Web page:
Most nations with advanced economies provide health care for all through a government-financed system. And, of course, the United States offers a basic single-payer plan for seniors: Medicare. But for the rest of the population, health care is a mind-numbingly complex patchwork quilt—as well as a giant money maker for the health care industry. Hence continuing, high-stakes battles over how to care for people’s medical needs at a time when nearly 30 million Americans still lack health coverage. Which is why this remains the subject of ongoing, passionate debate.
Medicare for all? Maintain the system of private insurance, which many people receive from their employer? Or something in-between, like the “public option”? In this special, we hear from two very knowledgeable experts:
Danielle Martin, a family physician and strong advocate of single-payer in Canada and author of Better Now. We listen to a short history of the early battles in Canada to launch Canadian Medicare —including a doctors’ strike— fascinating for Americans to hear.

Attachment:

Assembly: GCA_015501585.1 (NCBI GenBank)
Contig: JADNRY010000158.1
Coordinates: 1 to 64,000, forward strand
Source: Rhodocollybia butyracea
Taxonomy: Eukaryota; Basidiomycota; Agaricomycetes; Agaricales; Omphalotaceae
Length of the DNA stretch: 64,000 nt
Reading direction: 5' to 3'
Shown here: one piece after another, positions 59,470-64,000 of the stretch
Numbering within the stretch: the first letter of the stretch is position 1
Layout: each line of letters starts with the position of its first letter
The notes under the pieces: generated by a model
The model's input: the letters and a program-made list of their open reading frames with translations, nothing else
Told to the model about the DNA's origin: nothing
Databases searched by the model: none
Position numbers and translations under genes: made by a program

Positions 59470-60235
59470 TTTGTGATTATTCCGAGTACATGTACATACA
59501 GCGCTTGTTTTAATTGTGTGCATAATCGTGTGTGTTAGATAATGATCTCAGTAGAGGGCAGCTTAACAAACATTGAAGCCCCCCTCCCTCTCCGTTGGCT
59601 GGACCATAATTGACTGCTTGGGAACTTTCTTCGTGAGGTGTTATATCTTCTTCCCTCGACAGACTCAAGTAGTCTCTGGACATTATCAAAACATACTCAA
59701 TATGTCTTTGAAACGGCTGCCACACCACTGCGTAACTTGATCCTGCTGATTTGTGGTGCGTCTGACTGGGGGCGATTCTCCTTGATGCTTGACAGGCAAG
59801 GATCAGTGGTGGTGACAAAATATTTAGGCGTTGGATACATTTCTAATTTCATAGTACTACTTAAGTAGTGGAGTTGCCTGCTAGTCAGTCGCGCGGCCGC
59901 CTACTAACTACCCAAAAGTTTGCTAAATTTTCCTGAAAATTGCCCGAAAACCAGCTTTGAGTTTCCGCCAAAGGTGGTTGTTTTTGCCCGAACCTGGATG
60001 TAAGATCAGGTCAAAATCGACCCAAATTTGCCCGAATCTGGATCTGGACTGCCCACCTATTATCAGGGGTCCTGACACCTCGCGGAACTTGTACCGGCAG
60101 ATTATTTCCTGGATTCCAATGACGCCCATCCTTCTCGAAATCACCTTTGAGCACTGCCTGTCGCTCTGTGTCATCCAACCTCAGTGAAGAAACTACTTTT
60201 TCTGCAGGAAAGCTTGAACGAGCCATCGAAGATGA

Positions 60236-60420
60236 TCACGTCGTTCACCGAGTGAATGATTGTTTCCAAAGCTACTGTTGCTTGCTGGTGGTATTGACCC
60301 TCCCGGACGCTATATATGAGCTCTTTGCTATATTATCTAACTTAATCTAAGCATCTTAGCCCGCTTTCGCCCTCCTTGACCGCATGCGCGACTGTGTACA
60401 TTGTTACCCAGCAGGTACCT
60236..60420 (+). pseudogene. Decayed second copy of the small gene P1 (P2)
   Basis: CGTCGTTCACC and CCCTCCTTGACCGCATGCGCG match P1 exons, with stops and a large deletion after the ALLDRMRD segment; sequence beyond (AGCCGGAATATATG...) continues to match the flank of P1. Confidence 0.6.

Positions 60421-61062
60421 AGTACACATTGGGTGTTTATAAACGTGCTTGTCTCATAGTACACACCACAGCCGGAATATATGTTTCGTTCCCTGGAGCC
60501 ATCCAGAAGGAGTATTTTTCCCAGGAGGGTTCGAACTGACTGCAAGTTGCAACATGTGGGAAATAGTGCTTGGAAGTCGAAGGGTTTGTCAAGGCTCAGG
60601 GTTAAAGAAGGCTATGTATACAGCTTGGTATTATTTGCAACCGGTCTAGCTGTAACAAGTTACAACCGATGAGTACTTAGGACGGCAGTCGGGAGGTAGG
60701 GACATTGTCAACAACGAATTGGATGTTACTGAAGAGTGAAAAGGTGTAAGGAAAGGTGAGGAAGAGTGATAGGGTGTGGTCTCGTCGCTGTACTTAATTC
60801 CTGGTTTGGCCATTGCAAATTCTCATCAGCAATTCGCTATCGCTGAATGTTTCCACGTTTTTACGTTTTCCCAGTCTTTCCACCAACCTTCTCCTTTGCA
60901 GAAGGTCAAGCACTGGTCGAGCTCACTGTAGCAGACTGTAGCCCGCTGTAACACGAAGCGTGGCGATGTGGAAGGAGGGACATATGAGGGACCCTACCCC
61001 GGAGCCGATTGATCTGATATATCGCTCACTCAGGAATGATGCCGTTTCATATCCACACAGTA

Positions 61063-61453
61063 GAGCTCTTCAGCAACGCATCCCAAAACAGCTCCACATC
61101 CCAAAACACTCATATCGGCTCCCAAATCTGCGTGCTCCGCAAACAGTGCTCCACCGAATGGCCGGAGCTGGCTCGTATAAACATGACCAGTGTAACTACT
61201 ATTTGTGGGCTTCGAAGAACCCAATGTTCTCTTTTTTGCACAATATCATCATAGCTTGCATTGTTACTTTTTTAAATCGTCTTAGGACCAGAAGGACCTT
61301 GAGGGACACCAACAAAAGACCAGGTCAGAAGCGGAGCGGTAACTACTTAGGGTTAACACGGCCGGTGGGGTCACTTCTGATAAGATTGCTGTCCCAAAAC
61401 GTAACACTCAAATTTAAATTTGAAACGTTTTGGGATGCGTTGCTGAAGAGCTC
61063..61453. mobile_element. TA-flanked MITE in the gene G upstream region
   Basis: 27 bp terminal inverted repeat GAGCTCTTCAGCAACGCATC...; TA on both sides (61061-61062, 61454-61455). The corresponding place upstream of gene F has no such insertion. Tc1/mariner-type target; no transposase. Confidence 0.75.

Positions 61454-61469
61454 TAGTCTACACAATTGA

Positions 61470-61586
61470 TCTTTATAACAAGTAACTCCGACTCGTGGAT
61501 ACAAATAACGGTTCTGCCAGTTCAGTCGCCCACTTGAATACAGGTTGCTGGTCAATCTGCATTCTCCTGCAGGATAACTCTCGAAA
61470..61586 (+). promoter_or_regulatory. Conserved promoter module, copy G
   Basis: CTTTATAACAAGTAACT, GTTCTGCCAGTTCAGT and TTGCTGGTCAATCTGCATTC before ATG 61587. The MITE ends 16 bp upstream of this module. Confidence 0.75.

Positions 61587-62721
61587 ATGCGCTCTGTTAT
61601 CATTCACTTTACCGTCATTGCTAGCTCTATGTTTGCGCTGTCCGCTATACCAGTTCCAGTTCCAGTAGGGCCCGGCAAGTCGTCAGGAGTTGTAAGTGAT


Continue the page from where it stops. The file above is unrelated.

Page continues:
Jacob Hacker, author of American Amnesia and Yale professor of political science who devised the Public Option, by which people with employer-provided insurance can keep their coverage, but others may opt-in to a new system that would be based on Medicare, which remains highly popular, yet has managed to restrain the medical costs.
I believe that access to health care should be based on need, not ability to pay. I think it’s a driving force, actually, for most people who enter the practice of medicine, or any other health care profession. So I am very grateful to work in a system where I don’t have to think about whether my patients have coverage… It’s bad enough to be sick without having to worry about how you’re going to pay for your care.”
—Danielle Martin, family physician in Toronto, Canada